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Social Control of Sex Change in the Bluehead Wrasse, Thalassoma bifasciatum (Pisces: Labridae)
Robert R. Warner and Stephen E. Swearer
Vol. 181, No. 2 (Oct., 1991), pp. 199-204
Published by: The University of Chicago Press
Stable URL: http://www.jstor.org/stable/1542090
Page Count: 6
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While the bluehead wrasse has long been used as a test species in sex allocation theory, there is no published evidence that sex change in this species is socially controlled. Here we show that removal of large terminal color phase (TP) males from local populations leads to sex and color change in the largest initial color phase (IP) females. In contrast, no sex changes occurred in control populations in which the TP males were handled but replaced, and in which only the IP males were removed. The response to removals was quite precise, resulting in a nearly one-to-one replacement of TP males. Large individuals that had been seen spawning as females on the day prior to the manipulation, initiated male behaviors within minutes of the removal of the TP males and spawned in the male role the same day. Color changes were noted within a day and were distinct within four days. Sex change was verified by histological examination of the gonads of the changing individuals. All had functional testes, and all showed evidence of recent transition from the ovarian condition. Mature sperm can be produced in as little as eight days after the initiation of sex change.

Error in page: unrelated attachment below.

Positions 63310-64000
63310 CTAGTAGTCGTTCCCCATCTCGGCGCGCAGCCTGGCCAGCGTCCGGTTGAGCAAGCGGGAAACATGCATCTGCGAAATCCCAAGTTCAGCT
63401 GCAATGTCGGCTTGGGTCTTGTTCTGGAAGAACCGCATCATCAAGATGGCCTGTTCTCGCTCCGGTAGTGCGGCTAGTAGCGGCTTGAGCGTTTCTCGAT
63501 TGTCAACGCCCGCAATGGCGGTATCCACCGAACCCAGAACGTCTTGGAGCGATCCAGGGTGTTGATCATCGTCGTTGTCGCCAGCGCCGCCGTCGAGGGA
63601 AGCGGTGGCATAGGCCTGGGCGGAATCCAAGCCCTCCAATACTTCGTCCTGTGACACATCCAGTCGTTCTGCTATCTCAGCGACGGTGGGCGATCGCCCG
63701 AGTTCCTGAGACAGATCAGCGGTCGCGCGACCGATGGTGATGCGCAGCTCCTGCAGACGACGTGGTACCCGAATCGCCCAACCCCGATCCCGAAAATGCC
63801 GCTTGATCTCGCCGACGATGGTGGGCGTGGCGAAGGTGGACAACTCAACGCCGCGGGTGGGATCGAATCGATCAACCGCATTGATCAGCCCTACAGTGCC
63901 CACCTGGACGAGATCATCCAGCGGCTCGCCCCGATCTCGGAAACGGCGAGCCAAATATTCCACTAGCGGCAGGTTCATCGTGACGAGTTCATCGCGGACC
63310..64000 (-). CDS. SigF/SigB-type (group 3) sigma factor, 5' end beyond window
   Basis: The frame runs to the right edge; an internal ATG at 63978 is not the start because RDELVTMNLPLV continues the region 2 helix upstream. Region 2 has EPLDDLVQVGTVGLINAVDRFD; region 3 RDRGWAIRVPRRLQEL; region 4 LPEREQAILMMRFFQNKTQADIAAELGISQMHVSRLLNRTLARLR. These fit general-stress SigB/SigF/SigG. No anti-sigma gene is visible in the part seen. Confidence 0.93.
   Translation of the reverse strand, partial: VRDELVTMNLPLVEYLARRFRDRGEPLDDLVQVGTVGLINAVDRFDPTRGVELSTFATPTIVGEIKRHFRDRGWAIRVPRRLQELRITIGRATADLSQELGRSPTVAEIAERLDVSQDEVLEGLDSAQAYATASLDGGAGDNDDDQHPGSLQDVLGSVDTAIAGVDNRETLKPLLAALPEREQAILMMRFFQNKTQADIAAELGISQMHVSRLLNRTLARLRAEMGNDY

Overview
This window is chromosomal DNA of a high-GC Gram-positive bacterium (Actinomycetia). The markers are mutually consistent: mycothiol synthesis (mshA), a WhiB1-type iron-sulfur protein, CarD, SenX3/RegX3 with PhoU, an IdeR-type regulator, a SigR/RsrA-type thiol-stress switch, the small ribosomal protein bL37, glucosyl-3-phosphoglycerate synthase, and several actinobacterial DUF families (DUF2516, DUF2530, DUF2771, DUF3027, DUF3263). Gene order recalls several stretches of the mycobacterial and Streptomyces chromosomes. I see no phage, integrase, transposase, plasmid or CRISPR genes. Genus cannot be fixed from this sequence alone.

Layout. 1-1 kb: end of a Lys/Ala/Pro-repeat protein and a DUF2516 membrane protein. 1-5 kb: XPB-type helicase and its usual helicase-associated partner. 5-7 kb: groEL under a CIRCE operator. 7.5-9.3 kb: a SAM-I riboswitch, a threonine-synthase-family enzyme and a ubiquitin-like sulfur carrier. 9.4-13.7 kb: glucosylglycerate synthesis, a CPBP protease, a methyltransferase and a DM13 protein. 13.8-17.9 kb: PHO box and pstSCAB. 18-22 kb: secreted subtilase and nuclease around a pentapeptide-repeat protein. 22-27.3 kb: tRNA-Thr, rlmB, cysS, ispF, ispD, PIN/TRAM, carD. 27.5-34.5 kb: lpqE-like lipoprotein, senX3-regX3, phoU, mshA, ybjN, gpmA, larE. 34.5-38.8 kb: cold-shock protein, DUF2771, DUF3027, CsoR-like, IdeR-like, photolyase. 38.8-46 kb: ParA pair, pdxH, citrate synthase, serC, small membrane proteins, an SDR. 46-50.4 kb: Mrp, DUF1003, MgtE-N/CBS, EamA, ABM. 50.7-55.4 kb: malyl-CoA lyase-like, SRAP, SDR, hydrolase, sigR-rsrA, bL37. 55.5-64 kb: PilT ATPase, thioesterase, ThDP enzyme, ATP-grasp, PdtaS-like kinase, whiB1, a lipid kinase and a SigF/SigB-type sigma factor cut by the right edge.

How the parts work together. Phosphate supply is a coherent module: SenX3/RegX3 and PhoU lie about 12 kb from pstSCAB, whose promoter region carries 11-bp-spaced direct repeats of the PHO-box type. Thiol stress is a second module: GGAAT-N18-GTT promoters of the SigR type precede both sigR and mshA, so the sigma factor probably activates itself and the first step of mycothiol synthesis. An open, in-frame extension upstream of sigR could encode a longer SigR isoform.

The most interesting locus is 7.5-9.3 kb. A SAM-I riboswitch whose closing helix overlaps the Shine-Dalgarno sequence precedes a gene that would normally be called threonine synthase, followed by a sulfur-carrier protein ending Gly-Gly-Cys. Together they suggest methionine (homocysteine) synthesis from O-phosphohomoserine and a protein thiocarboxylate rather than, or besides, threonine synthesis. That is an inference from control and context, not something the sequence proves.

Biological Bulletin © 1991 Marine Biological Laboratory